Twelve years later, however (and nine after Hrabal’s death), he directed his final long-projected Hrabal adaptation, I Served the King of England (2006), from his own faithful screenplay. The story of an apprentice waiter, Dítě, who eventually becomes a hotel owner and millionaire only to have his property confiscated under the Communists, while an enormous success in the Czech Republic (and elsewhere), was not as balanced as the earlier adaptations mainly because the novel presented a more diverse narrative. Nonetheless it was directed with enormous brio, with extensive reference to silent film, and a standout performance by Bulgarian actor Ivan Barnev as its Chaplinesque hero.

Although he was educated at FAMU (the Prague Film School), Menzel also followed a career in theatre and his website lists over 80 productions ranging from Chekhov, Shakespeare, and Mozart to Havel and Michael Frayn.

The names there of Feydeau, Wilde, and Mozart perhaps provide a clue to the emphases of some of his later films. He produced his first play, Machiavelli’s The Mandrake, as early as 1965, and it was still in repertory some eight years later when he was banned from the film industry and Closely Observed Trains had ‘disappeared’ from distribution.

As an actor, he played subsidiary roles in many films as well as a number of major roles, most recently the title role in Martin Šulík’s The Interpreter (2018) opposite Peter Simonischek. The importance of actors is already apparent in his marvellous adaptation of Vladislav Vančura’s Capricious Summer (1968).

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Menzel (left) and crew shooting Capricious Summer (1967)

Menzel, along with Chytilová, was one of a select group of FAMU students who studied under the systematic tuition of veteran director Otakar Vávra. Chytilová wanted to learn the rules so that she could break them while Menzel was a more careful disciple, even though he never submitted to the rigour of Vávra’s own approach. He once sent me a copy of Vávra’s course in the vain hope that I might find a publisher. It was reputedly the basis for Frank (František) Daniel’s teaching in the US.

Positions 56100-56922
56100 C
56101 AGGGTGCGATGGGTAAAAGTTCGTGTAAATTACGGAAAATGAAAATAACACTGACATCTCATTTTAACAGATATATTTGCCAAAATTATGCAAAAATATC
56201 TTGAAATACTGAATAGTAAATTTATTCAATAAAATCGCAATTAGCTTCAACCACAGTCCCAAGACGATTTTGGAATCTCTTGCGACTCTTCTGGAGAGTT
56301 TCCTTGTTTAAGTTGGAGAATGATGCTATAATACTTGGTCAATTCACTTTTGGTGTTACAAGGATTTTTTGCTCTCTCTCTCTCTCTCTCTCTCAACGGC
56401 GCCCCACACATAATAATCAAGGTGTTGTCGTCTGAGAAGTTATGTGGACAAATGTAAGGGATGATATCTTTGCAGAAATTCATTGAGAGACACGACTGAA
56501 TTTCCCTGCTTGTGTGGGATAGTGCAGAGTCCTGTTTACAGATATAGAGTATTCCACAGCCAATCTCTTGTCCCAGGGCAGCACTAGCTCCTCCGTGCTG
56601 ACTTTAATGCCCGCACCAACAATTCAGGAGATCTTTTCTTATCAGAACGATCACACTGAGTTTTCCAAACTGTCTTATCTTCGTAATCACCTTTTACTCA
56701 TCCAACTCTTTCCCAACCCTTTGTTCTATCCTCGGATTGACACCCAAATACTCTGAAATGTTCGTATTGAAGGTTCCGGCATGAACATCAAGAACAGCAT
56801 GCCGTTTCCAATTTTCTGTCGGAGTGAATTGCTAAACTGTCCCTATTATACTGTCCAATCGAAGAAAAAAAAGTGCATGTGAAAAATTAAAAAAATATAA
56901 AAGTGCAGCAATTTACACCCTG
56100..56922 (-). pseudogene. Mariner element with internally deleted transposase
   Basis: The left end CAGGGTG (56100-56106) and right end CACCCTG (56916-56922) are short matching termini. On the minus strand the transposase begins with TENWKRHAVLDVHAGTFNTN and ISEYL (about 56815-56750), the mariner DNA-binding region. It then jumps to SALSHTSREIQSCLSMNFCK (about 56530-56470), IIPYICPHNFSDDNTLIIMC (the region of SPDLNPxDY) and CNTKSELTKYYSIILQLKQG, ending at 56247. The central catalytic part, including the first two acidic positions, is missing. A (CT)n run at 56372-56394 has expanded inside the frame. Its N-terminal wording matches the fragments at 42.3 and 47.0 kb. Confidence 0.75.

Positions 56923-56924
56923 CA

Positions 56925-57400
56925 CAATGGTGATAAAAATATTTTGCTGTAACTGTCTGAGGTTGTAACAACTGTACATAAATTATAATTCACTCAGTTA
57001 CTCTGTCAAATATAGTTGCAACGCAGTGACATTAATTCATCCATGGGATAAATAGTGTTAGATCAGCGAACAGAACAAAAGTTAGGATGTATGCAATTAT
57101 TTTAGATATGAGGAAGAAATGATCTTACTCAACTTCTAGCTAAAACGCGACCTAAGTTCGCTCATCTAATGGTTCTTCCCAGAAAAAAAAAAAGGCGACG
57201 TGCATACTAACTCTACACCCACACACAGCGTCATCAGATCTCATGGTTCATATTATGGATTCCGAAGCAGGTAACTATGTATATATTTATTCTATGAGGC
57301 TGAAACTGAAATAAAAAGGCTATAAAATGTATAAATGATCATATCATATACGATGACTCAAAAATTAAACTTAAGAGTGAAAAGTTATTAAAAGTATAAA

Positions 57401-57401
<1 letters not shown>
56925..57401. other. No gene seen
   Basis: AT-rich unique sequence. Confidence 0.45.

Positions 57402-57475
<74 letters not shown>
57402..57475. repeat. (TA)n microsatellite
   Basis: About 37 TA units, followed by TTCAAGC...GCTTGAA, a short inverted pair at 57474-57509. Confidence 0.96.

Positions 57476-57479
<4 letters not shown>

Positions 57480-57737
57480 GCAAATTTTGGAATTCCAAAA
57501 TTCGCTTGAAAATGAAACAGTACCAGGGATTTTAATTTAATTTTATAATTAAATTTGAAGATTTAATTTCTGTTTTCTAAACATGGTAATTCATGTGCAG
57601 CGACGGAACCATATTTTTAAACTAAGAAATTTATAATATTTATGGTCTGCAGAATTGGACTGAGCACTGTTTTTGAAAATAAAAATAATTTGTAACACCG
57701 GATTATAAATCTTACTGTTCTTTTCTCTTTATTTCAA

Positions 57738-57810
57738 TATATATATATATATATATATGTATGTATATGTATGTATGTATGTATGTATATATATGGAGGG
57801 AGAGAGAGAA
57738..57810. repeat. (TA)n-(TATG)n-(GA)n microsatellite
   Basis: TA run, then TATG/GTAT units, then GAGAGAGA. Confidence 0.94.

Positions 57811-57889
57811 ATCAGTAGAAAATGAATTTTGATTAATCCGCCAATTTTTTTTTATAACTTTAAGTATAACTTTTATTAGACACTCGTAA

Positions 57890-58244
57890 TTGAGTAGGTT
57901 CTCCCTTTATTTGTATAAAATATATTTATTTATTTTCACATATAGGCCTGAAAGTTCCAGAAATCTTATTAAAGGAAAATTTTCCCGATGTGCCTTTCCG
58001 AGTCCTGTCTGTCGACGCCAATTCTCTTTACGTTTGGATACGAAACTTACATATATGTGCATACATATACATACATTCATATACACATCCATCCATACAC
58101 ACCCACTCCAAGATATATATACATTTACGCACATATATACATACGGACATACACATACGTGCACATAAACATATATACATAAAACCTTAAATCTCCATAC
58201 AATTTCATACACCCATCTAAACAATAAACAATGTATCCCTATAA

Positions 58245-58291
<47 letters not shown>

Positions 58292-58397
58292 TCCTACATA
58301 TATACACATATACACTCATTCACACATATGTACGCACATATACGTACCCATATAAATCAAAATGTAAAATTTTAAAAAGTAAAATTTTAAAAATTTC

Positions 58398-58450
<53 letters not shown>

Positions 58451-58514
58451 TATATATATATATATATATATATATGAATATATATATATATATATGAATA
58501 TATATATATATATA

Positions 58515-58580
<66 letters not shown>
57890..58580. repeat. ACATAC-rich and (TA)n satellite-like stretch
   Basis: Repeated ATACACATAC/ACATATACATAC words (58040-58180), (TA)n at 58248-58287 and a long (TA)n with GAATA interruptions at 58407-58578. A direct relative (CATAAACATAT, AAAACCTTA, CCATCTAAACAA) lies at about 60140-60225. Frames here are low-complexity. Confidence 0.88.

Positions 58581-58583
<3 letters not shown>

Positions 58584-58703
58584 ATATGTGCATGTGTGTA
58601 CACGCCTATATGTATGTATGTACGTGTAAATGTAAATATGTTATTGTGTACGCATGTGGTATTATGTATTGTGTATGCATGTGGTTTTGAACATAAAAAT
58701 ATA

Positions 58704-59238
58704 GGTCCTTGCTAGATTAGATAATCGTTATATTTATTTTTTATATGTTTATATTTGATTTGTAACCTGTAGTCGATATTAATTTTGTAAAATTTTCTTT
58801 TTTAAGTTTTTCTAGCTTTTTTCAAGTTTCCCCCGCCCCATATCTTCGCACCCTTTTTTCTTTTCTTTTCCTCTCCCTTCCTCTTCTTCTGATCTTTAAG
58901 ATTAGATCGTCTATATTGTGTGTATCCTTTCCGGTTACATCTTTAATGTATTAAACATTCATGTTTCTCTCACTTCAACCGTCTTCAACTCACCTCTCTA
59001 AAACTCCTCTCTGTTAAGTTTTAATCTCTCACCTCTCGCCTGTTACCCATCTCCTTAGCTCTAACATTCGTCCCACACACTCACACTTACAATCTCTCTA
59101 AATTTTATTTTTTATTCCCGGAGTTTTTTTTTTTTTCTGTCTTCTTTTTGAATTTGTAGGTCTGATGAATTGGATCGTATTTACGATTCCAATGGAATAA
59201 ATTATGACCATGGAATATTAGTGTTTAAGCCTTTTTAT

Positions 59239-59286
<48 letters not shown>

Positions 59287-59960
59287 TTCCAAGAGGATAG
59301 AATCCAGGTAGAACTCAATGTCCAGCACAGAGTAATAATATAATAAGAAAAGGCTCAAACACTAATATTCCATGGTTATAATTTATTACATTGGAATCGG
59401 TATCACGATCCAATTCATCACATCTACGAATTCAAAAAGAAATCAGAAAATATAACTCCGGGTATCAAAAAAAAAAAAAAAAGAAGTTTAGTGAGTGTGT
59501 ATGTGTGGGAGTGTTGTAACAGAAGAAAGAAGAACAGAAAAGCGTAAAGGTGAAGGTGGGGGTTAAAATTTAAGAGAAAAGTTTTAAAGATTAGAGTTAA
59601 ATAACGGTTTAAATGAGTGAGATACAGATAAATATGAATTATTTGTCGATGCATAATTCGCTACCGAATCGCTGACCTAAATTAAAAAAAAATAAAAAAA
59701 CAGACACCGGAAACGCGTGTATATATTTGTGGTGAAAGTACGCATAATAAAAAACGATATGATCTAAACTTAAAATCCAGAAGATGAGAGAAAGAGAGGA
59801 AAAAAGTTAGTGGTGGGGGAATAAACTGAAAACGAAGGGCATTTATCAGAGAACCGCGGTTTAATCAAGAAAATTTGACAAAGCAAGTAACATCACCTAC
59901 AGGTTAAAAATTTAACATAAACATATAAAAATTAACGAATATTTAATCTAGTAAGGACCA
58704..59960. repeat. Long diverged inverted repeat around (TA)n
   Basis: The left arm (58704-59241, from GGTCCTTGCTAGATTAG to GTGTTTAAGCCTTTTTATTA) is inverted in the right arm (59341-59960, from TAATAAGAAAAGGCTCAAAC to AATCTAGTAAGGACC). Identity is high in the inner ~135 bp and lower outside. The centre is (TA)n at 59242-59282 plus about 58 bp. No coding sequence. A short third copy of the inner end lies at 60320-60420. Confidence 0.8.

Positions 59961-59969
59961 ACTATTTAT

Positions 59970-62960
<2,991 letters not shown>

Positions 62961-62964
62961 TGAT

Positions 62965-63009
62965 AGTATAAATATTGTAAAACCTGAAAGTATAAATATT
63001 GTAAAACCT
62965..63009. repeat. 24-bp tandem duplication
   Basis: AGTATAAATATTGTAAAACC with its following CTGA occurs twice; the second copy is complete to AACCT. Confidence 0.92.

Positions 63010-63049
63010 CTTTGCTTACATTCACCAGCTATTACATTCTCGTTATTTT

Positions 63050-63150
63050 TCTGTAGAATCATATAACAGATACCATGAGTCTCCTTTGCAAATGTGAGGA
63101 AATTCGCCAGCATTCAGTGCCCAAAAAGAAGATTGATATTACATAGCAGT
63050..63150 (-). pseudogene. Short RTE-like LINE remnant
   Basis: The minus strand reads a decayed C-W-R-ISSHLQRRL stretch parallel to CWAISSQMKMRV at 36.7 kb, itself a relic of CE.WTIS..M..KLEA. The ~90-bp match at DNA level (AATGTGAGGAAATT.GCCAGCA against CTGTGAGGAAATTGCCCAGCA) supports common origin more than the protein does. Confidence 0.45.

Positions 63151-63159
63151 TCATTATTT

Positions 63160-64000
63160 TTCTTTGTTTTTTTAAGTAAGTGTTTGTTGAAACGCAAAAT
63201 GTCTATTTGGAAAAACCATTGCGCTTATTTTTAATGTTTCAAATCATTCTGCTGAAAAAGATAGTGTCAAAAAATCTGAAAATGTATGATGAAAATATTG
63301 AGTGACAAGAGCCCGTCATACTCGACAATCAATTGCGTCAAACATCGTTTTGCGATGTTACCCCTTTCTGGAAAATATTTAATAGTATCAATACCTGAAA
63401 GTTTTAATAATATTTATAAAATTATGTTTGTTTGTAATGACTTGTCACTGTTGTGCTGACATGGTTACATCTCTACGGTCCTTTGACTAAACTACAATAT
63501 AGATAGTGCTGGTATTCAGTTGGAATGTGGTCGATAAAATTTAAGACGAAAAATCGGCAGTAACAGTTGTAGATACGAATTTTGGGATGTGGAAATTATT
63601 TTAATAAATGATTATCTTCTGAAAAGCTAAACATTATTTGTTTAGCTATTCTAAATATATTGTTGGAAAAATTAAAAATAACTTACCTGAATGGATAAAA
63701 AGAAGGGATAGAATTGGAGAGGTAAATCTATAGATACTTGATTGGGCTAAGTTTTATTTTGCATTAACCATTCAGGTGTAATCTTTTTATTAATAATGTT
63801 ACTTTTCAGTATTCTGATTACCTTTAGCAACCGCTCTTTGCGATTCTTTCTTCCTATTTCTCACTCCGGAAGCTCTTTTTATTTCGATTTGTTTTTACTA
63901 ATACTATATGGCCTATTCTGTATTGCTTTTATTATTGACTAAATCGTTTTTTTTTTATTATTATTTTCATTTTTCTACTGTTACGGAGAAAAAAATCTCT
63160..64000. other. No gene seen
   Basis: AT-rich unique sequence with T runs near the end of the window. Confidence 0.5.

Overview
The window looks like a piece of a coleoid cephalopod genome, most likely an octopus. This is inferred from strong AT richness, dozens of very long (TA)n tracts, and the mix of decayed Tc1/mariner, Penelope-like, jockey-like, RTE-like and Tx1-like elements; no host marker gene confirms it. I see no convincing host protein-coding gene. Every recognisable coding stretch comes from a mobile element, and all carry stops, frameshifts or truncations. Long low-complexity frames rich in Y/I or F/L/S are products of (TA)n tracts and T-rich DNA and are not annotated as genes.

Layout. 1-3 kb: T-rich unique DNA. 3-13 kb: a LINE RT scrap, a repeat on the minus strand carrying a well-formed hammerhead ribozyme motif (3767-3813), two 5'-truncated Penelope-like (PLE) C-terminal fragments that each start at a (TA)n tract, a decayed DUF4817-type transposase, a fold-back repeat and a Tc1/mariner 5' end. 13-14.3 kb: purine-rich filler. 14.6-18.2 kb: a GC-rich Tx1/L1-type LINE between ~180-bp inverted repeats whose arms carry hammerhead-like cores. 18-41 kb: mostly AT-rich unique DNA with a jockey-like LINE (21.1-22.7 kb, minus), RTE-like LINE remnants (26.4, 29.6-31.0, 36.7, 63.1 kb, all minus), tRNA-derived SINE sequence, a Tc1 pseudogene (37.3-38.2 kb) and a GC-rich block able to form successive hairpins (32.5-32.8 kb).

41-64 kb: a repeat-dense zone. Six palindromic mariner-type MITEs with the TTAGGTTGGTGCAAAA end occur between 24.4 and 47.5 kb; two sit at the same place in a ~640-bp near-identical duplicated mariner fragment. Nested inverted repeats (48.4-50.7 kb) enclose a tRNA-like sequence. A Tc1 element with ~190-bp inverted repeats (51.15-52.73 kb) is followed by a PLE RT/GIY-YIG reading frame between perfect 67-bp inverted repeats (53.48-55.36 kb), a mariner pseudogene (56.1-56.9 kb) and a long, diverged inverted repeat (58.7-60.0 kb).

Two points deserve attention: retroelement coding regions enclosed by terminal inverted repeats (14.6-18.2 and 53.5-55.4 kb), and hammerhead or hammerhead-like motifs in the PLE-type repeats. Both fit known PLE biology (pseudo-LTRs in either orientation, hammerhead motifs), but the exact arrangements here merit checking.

While many ‘New Wave’ directors were influenced by the French New Wave and directors such as Antonioni and Fellini, Menzel drew more on René Clair, Jean Renoir, and the pre-war comedies of Czech director Martin Frič. He specifically mentioned Clair’s almost forgotten Le Silence est d’Or (1947) in connection with his last film The Don Juans (2013). Menzel never forgot his audience and maintained a gentle lyricism even in such potentially disturbing works as Skylarks on a String.

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Jiří Menzel

In post-film interviews, Menzel was often both reticent and mischievous although always willing to talk at length about Hrabal – and indulge in a little ‘acting’. My lasting memory is of his discussion at the National Film Theatre in 1989 when presenting his film of Vančura’s The End of Old Times and prior to the Velvet Revolution. His description of Czechoslovakia as a ‘sleeping princess’ had a lasting resonance.

In recent years, the Czechoslovak New Wave has enjoyed an extraordinary revival of interest with many retrospectives (including a Polish retrospective of 45 films), academic studies, and DVD releases via Criterion (USA), Second Run (UK) and Malavida (France). Indian director Shivendra Singh Dungarpur’s recent film Czech Mate – In Search of Jiří Menzel (2018), a seven-and-a-half-hour examination of the New Wave as well as of Menzel, is further evidence that he and his generation will not be forgotten.

Originally published: 8 September 2020